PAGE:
HD1080i De-mystify HDTV 1080i ::: know why before you buy

Sunday, April 23, 2006

HD TV's Pride of ownership

Another notable result of contact and research in this HD world that is evolving as we go...
a commentary post.

Some folks who get an HDTV setup, and start getting HD content, will become enamored and entrenched in thier views about it. This fascinates me.

Once someone buys thier new widescreen TV they basically love it, warts and all. This is so good for the industry at large, since such happy people with HD will buy more stuff to see on it, and it becomes a center of attention in the consumer-space, with the continuous need to feed on it.
I fully expect to witness some explosive outcomes when the Sony PS3 comes out.

There are times i see a "new" home theater HD setup, the owner beaming, grinning and usually the speakers are cranked up a bit louder than normal use would be, kind of like a new motorcycle or car, looky here and rev the engine. One DLP owner basically said " sit here and dont move your head" - it was ok... this was a sweet spot and "wobbuation" whatever was minimal enough - but i'm sorry , i have seen INHD ( unnamed re-run program) about 20 times already and literally have memorized its better scenes off my 1080p. I kept my mouth shut and he doesnt know i have this blog, but really the picture was not that good, and you know what? it didnt matter. He is happy, and convinced that his new toy is the best. Its all he sees.

IGNORANCE IS BLISS and that truth transcends technology issues far more than you would think. 5 months from now when he has seen all the re-run IMAX stuff, he will be yet another hungry High Def DVD movie consumer.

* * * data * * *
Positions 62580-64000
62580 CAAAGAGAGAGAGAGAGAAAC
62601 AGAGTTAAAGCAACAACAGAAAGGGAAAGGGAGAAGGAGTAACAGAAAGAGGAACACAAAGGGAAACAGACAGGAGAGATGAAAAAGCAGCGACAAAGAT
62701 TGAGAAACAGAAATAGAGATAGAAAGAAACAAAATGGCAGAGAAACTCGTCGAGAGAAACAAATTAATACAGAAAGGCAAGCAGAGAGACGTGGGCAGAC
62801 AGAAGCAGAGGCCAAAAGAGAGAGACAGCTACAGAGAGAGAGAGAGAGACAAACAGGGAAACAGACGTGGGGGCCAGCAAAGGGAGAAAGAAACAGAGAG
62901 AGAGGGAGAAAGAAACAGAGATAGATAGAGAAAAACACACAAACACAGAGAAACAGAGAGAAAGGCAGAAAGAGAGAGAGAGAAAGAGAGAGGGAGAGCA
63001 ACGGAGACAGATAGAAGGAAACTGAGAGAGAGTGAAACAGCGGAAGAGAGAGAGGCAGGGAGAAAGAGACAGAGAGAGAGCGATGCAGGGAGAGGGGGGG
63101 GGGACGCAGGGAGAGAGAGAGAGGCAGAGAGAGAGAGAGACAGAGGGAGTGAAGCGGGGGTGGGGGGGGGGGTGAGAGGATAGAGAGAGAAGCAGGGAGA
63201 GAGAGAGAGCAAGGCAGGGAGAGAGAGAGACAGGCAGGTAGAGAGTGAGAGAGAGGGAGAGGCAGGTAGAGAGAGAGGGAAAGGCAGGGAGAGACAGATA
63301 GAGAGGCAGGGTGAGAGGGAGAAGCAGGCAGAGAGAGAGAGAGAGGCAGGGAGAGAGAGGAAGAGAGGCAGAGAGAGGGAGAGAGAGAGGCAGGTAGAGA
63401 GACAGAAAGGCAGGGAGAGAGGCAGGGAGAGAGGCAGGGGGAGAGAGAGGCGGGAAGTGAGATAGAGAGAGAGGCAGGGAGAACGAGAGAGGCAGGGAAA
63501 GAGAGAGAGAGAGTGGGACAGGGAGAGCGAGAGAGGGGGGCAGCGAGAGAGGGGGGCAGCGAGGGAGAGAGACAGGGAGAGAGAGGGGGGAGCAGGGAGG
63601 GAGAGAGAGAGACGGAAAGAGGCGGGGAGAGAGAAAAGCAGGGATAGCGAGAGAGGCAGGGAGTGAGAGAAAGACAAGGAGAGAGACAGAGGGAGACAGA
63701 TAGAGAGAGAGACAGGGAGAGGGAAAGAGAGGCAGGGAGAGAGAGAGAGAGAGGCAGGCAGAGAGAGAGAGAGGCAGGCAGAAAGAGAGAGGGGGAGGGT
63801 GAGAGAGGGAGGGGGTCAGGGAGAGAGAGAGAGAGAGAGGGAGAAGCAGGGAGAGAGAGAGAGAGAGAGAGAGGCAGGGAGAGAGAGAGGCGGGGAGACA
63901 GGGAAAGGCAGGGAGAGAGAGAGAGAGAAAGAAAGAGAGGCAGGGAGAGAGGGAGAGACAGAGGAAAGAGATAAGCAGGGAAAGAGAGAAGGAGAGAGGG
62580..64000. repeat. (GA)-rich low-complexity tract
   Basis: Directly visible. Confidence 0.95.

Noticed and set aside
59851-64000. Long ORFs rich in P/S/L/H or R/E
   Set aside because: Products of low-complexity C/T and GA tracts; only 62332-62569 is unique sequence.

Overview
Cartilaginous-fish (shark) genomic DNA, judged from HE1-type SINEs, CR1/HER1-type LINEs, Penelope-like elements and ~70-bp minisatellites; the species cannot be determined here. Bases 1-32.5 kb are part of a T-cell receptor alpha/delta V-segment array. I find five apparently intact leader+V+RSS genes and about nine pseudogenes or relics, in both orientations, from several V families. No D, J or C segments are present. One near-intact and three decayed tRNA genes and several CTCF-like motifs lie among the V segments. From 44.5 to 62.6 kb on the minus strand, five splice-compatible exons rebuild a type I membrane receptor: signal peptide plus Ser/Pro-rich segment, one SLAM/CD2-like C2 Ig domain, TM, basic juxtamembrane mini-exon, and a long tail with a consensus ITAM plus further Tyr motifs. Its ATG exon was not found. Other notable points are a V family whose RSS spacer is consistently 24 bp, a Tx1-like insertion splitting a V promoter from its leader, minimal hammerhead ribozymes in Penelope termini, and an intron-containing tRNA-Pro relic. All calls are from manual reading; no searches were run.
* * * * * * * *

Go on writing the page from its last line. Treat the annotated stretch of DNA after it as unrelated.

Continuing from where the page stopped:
Personally, I worry about HD people shots since i shoot video with it, and you just cant closeup shoot like regular D1 video. There are times when i just cant take looking at some late night TV hosts in HD and a new camera guy shoots up close. Its a bit of a jolt.

Why? because you will see hairy faces, evidence of blemishes and eyebag details that can almost be scary. Gawd i had no idea that wart was really so big!.. Yikes older hands look like 3rd world stuff .. there is dirt on your sleeve, heck may as well just magnify the good with the bad, since from what i can tell, i will need a full-time makeup artist and 2 more softboxes for lighting before i do much more video with close headshots. In fact, i resist the old zoom tactics totally now.

However, products like cellphones and jewelry video and wide scene wedding stuff in ornate churches is awesome. If you have a product to sell, HD is going to make it seem right there and real. Bigger better brighter. From a product exposure perspective, HD in advisuals is very very stunning. I see good things for all this when HD prevalence reaches critical mass for consumer marketing, since i do it now for widescreen displays in tradeshow suites and events, and nice HD is a real eye grabber. The fact that i have a couple master's degress and do HD video doesnt matter. I look at this stuff a lot, and regular DVD looks bad to me, most TV ads are poorly crafted work, VHS is crap. HD is the way -- and when people see what they like, they remember it and value it more than any other experience. Couple the buy-process convergence with HD exposure and you will sell more. I'm sure.


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